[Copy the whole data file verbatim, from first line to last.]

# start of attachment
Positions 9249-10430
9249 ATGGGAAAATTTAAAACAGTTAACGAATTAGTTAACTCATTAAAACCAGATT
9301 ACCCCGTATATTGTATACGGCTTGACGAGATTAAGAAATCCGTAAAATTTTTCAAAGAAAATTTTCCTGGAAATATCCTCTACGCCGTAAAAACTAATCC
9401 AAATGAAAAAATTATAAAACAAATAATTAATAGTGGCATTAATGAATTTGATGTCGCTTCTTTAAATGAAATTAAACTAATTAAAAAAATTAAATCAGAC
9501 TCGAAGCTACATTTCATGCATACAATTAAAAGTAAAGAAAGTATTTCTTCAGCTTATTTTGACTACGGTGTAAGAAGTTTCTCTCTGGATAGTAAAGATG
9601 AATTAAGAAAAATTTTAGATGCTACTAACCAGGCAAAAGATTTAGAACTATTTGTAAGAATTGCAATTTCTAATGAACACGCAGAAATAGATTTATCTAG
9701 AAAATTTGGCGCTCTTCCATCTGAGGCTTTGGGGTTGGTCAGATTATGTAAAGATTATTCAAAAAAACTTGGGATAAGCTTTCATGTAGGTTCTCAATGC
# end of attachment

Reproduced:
Positions 9249-10430
9249 ATGGGAAAATTTAAAACAGTTAACGAATTAGTTAACTCATTAAAACCAGATT
9301 ACCCCGTATATTGTATACGGCTTGACGAGATTAAGAAATCCGTAAAATTTTTCAAAGAAAATTTTCCTGGAAATATCCTCTACGCCGTAAAAACTAATCC
9401 AAATGAAAAAATTATAAAACAAATAATTAATAGTGGCATTAATGAATTTGATGTCGCTTCTTTAAATGAAATTAAACTAATTAAAAAAATTAAATCAGAC
9501 TCGAAGCTACATTTCATGCATACAATTAAAAGTAAAGAAAGTATTTCTTCAGCTTATTTTGACTACGGTGTAAGAAGTTTCTCTCTGGATAGTAAAGATG
9601 AATTAAGAAAAATTTTAGATGCTACTAACCAGGCAAAAGATTTAGAACTATTTGTAAGAATTGCAATTTCTAATGAACACGCAGAAATAGATTTATCTAG
9701 AAAATTTGGCGCTCTTCCATCTGAGGCTTTGGGGTTGGTCAGATTATGTAAAGATTATTCAAAAAAACTTGGGATAAGCTTTCATGTAGGTTCTCAATGC